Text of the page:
When we start to look towards Modern, both cards should see play. Supreme Phantom fits right into Spirits decks, as a card that could work alongside Drogskol Captain to buff up its creatures. For Elvish Clancaller there are lots of strong Elves in Modern, so it will be a matter of trying to see if decks can make room for this card. The activated ability is a nice and relevant add-on, as the mana sink can be pretty important, and they chain together very well. It does mean that you want to play the full four copies though to maximize the activated ability. Elvish Archdruid is currently the lord of choice in Elves decks, but we could see Elvish Clancaller alongside it.

3: Nicol Bolas, the Ravager

Here we have one of the hallmark cards of Core Set 2019. How good this card will be in Standard isn't obvious, but it is clearly very powerful. We have never seen a card quite like this. The idea of having the ability to transform into a huge planeswalker simply by paying an activated ability on your creature is a new concept. Without the ability to become to become a planeswalker this is still a relatively inexpensive flying creature, and the fact the opponent must discard a card when it enters the battlefield is far from irrelevant.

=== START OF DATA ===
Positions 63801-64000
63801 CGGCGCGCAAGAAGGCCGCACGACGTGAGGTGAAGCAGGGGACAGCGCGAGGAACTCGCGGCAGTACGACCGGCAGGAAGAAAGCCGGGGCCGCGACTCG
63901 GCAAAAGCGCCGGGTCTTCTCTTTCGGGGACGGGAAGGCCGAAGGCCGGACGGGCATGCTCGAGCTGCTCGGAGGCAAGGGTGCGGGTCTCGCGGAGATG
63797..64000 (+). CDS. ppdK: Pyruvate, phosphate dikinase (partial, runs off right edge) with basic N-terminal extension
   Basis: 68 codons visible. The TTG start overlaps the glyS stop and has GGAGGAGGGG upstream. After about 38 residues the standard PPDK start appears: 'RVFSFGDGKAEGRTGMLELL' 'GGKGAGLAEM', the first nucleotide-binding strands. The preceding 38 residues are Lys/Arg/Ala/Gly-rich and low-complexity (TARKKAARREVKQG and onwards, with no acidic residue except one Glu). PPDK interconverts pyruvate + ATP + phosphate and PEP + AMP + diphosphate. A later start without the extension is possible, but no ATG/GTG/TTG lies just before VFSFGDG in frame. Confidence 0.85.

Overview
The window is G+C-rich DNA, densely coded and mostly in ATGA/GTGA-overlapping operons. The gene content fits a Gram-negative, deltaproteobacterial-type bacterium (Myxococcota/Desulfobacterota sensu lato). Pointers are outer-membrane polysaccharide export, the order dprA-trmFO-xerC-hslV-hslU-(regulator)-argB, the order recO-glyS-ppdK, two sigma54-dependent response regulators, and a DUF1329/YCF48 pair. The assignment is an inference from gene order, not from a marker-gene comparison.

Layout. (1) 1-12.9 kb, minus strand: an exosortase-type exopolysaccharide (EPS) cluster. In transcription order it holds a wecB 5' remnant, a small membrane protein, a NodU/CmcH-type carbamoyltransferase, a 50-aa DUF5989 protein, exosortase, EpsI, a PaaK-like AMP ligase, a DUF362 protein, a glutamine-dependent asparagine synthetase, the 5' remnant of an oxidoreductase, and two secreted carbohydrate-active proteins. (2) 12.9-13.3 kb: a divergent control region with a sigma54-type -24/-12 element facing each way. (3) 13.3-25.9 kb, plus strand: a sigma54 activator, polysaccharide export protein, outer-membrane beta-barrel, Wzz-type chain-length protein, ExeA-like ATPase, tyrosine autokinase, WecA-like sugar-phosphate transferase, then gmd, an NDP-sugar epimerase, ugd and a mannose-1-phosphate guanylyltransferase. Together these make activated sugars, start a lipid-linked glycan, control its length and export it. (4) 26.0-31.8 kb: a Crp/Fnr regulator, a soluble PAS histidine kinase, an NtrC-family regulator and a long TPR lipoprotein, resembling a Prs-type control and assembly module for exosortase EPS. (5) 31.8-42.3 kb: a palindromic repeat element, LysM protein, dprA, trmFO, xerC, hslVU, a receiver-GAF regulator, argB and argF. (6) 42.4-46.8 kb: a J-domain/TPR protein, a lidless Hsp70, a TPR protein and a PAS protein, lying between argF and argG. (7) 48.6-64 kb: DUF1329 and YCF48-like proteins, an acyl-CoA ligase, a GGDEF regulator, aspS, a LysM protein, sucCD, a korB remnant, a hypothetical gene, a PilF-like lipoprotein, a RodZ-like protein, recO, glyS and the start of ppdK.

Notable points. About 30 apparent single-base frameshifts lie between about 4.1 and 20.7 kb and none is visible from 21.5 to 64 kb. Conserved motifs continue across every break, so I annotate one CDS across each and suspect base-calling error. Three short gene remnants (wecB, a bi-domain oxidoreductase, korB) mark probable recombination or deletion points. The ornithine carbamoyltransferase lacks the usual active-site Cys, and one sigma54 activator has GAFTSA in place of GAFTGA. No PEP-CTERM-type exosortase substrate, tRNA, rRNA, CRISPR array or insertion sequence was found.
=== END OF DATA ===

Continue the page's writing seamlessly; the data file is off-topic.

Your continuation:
We will see more Grixis-flavored decks with Bolas, though the primary barrier it faces is being a three color card. Grixis decks aren't that popular right now in Standard, and most of them are energy-based. With that being said, this is definitely a card that could help the Grixis decks gain popularity. When you are actually able to transform into Nicol Bolas, the Arisen the game should end pretty quickly after that.